Let me be clear: I was born to love this movie. I grew up watching Voltron, Power Rangers and other sentai shows, and kaiju movies. I was a giant Gundam weenie for years and years. (Evangelion not so much, but that’s a rant for a different time.) This movie was designed to hit every single nerd squee button I possess all at once and turn me into a shrieking explosion of popcorn and glitter. It’s GIANT ROBOTS FIGHTING KAIJU HOW COOL IS THAT.
However, had it only been giant robots fighting monsters, I would have left the theater happy, but not been thrown into paroxysms of pure glee like I am now. Obviously, I’m capable of disliking movies that involve giant robots. I hated Transformers 2 and 3, after all.
But this movie was fun. And it was good. I’d even go so far as to call it groundbreaking, and let me explain why.
But there will be SPOILERS. [okay, I’m trying to use the “more” tag but I don’t know if it’s working, apologies if not.]
Pretty much everyone I’ve seen that’s been speaking positively about Pacific Rim has said that it’s awesome and fun, but not groundbreaking. So I’d better explain myself. The entire reason I use that word is because of Mako Mori, played by Rinko Kikuchi. (And yes, all of the characters in Pacific Rim have amazing that-could-totally-be-from-an-anime names, the best of which is of course Stacker Pentecost.) At first blush, Mako seems like a very stereotypical demure Japanese woman character, but Kikuchi quickly shows us the utter steel underneath her, the competitive edge and depths of resolve. The only thing that holds her back at all in the movie is the love of her adoptive father figure, Stacker–that’s what almost scuttles her chance to be a Jaeger pilot. Not self-doubt, but an inability to stand up to someone to whom she owes that much. Anyone who thinks she was one note was clearly not paying attention.
She’s a main character in her own right, not just the sidekick to the American guy, Raleigh. The most poignant and extended flashback in the entire movie belongs to Mako Mori, and it’s heartbreaking and terrifying and Mana Ashida (who plays young Mako) was just amazing. She is both fragile and competent, and her journey takes her from being driven by revenge to resolution.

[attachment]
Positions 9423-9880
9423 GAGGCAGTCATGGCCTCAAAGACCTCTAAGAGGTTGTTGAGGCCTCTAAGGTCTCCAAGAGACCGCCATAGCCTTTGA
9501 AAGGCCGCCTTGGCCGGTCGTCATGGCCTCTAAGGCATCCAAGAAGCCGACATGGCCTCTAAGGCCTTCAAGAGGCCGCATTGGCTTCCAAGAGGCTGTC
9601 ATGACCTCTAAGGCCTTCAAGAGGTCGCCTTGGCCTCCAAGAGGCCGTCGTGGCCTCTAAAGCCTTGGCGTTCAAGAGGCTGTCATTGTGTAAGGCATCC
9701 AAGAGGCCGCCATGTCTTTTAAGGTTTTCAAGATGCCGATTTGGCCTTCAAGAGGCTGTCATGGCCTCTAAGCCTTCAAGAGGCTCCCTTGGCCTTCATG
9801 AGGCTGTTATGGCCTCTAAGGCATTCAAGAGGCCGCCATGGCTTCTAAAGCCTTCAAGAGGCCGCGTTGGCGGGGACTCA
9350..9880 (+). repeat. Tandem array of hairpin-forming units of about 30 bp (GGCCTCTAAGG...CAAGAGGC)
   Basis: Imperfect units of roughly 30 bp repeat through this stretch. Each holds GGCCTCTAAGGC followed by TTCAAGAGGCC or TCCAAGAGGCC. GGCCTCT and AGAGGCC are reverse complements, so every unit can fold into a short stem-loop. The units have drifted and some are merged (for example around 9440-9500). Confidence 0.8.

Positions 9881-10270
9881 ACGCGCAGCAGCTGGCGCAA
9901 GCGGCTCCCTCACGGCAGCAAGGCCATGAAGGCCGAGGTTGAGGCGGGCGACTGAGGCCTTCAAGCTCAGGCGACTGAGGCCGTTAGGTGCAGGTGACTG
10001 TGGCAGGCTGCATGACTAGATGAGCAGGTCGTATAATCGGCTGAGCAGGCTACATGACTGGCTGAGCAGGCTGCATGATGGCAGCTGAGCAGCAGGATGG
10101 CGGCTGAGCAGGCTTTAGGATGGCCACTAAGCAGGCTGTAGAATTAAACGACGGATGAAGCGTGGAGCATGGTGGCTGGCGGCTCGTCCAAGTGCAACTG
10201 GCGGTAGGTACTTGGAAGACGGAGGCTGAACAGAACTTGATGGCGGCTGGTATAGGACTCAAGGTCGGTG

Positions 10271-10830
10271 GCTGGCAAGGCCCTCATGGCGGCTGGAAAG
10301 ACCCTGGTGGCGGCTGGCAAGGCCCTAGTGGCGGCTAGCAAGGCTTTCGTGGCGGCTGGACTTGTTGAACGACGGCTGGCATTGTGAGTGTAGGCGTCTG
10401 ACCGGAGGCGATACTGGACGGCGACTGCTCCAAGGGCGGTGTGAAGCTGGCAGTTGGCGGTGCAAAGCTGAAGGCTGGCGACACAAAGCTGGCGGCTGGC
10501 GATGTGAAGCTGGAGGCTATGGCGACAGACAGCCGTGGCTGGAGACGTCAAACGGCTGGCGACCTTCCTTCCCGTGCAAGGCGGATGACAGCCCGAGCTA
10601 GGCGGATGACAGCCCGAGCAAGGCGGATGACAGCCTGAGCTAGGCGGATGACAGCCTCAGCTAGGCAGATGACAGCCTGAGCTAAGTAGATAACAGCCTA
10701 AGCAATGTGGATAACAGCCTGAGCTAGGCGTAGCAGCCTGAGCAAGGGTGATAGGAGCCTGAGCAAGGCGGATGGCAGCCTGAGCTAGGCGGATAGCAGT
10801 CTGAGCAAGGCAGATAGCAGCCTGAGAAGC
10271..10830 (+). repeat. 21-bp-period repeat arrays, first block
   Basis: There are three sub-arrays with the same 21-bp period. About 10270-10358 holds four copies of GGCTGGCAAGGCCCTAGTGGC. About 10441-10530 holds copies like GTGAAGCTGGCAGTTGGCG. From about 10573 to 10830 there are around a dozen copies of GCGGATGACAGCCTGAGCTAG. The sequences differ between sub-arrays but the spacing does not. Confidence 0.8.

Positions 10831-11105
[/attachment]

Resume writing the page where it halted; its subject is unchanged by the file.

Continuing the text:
But that’s not why I used the g-word. Why?
There is no romance plot.
Del Toro himself said this, and having watch the movie, I believe him. I’ve seen a lot of people claiming that there is some kind of weak love story between Raleigh and Mako. They’re wrong. And I think the reason for that confusion is because it is so goddamn impossible to find an action movie where the woman isn’t present to be the male lead’s love interest. There is chemistry, there are long looks, and at the end there is hand-holding–which ends in a hug, not a kiss. It’s not a romance. It shouldn’t be read as one. Rather, the point is made over and over again that when the Jaeger pilots drift, they are entirely in each other’s minds. They know everything about the other person. Because of their drift compatibility, Mako and Raleigh are closer than friends, lovers, or any other possible relationship. They know each other in the most intimate way possible. And ultimately, because Raleigh has no one in the world, and Mako has lost the only family she had left (Stacker), they have become everything to each other.